Café Recap: Taking Care of Mama

Our panelists: Stephanie Fournier (PT, DPT, WCS, CLT-LANA), Jilayne Luckey (PPMD Support Group Leader), Debbie Perdew (DONA) and Lisa Wixted (LLL Leader and Yoga Instructor), and our  moderator, Lauren Barnes.

Being a mother means caring for others, sometimes above yourself. Today we are talking about the importance of taking care of yourself as a mother. Below are a few difficult but necessary pieces of advice for your new role as a mother: 1. Be realistic - you have less time now that you have a baby 2. Simplify your life - focus on what is most important 3. Establish a new routine - it takes time to find a regular rhythm after having a baby 4. Ask for help - let family and friends assist you 5. Learn to let go - trying to do too much doesn't leave enough time for what's most important

Stephanie emphasizes number 3, establish a new routine. You will not be able to jump back into your former way of life like tv and media would let you think. Debbie says that simplifying your life is crucial; trying to do too much will not be in the best interest of you or your children. Jilayne says that keeping each of these items in mind will help you balance your new lifestyle. Lisa encourages asking for help and then accepting help. She knows our natural instinct is to say "oh no we're all fine", when really there are plenty of things we could use help with. Via show of hands, our audience acknowledges that we all struggle with each of these items.

Physically, our bodies have been through a lot after birth. Stephanie says that our pelvic floor muscles have been "running a 9 month marathon". During delivery they are under even more stress, and stretched up to 120%. We need to give ourselves a break and rest so that our bodies have a chance to recover.

Lisa encourages deep breathing exercises as a way of relaxation. It is a simple way to give yourself a quick few seconds of rejuvenation. Jilayne finds that remembering to stretch can feel so much better physically that it will help mentally as well. She also actively pushes the negative thoughts away, not letting herself get trapped under a messy house or other superficial worries. Our audience suggests simple things like having a snack (mamas get cranky without energy, too!); reading a non-parenting book; getting outside to let kids get out their energy and yelling; doing something that makes you feel like a person outside of being a parent; spending time with your spouse (put the baby down early and relax together).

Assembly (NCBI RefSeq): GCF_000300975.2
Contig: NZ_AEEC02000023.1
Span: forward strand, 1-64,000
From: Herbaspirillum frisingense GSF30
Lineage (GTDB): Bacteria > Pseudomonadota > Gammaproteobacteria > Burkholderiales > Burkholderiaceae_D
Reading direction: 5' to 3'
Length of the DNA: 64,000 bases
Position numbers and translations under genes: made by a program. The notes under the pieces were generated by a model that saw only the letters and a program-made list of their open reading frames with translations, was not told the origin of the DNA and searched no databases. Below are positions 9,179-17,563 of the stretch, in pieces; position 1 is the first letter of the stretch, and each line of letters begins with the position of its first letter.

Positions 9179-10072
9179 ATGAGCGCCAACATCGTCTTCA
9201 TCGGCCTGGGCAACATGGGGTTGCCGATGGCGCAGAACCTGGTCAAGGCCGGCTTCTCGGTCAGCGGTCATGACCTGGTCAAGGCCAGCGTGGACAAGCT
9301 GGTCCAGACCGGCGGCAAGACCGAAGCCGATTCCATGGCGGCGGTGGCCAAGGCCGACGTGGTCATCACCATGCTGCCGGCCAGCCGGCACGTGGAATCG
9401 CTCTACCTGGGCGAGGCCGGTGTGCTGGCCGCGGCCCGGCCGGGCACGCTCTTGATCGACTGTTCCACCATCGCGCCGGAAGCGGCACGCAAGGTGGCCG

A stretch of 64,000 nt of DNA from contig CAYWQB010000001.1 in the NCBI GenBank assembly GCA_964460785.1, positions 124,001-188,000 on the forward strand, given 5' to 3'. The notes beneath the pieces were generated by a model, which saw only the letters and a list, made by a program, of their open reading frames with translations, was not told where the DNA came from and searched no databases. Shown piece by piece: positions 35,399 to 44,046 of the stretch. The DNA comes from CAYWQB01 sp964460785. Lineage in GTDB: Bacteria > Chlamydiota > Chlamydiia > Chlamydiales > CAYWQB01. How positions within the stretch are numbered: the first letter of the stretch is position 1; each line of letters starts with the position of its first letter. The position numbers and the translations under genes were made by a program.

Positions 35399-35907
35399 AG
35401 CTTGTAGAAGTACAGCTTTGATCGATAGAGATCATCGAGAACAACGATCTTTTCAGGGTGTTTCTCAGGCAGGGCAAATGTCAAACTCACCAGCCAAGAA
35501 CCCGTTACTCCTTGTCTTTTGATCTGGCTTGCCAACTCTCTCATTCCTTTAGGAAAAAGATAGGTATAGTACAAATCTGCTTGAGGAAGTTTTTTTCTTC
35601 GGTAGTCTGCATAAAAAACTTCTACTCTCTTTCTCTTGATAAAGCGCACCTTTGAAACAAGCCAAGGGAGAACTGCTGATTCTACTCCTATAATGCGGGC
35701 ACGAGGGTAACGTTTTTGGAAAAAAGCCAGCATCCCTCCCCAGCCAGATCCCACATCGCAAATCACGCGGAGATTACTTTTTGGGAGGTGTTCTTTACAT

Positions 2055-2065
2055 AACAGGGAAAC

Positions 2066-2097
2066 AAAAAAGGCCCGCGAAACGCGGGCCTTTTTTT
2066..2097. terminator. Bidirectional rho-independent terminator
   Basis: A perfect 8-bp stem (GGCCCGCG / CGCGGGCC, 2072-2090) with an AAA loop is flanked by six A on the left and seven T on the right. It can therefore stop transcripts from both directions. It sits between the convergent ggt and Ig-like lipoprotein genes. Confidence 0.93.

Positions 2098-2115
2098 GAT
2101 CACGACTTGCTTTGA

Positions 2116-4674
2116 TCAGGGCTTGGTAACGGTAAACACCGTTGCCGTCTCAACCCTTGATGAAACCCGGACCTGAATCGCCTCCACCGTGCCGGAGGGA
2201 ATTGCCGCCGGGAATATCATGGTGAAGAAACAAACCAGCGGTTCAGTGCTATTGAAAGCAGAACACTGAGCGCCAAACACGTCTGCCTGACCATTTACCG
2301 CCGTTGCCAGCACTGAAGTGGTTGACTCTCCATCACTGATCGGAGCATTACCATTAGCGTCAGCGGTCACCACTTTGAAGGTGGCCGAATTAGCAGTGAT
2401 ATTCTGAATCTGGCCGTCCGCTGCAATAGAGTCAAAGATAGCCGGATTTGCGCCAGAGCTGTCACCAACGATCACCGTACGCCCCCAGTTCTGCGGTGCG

There are many changes during pregnancy that are to be expected and many of these issues will continue 6-8 weeks postpartum. If there are still issues after 6-8 weeks postpartum, or new issues, check in with your doctor. If something doesn't feel right, don't hesitate to talk with your care provider.

How do we find time to shower and cleaning during motherhood? Debbie recommends putting infants in a safe apparatus, and teaching older children how to behave and help you around the house. They can get their own snacks, help pick up, etc. Lisa did the familiar "put the baby in the bouncer right outside the shower and play peek-a-boo while you clean off" routine. Audience members remind us that a baby crying will be okay for two more minutes while you rinse out your shampoo. Others find that they need peace in the shower and will create a new routine, or put the baby tub in the shower with them.

The following self-care tricks can help you refocus and relax: 1. Mommy Break/Mommy Time Out 2. Mom's Night 3. Pamper Yourself 4. Relax

Exercise can be a challenge for mothers. Finding time to work out is not easy, but Lisa suggests getting your kids involved. Wear a baby sling and do simple toe-raises or squats. Mommy and Me Yoga incorporates moms and children working out together. Stephanie says to do kegals, tightening your pelvic floor muscles. To do it correctly: breathe, don't use your butt muscles, don't bring your knees together, and squeeze gently. Do kegals when nursing, before standing up and while sitting down, and as often as possible during the day. Make an effort to keep your posture correct throughout the day as well. Don't bend at the waist and hunch over to pick up kids' toys; instead, sit on a stool and keep your posture upright or squat (if your body is ready).

Debbie suggests living room dance parties as a way of exercise- kids love it! Try sit ups with a baby on top of you, push ups with a baby on the floor, etc. Stephanie cautions that if we have diastasis (splitting of the ab muscles), we need to be careful about the exercises we do. When the ab muscles separate during pregnancy (normal in the 3rd trimester) they sometimes come back together naturally after birth but other times require special steps to recover. If you do situps and see a little bump in your abs, you have diastasis and should see a physical therapist.

Neck and shoulder pain are also common postpartum; because of the way our weight is distributed during pregnancy, our posture suffers. If you don't take care to actively work on your posture after birth, then neck, shoulder, back and wrist pain are likely. Using good posture when nursing and feeding baby is important: put a small pillow behind your back (lumbar spine); add a boppy or nursing pillow to your lap (bringing the baby up instead of slumping down to meet him); roll your shoulders up and back, then down; and finally, bring your chin up and back instead of tucking it down.

In preparation for your first child, here are some suggestions to get yourself ready mentally: 1. Learn as much as you can 2. Talk to people you trust 3. Think positive 4. Don't be afraid to ask for help

Remember, mamas, that by taking care of yourself you can take care of your children. Set the example of living a healthy, balanced lifestyle and your children will learn to do the same.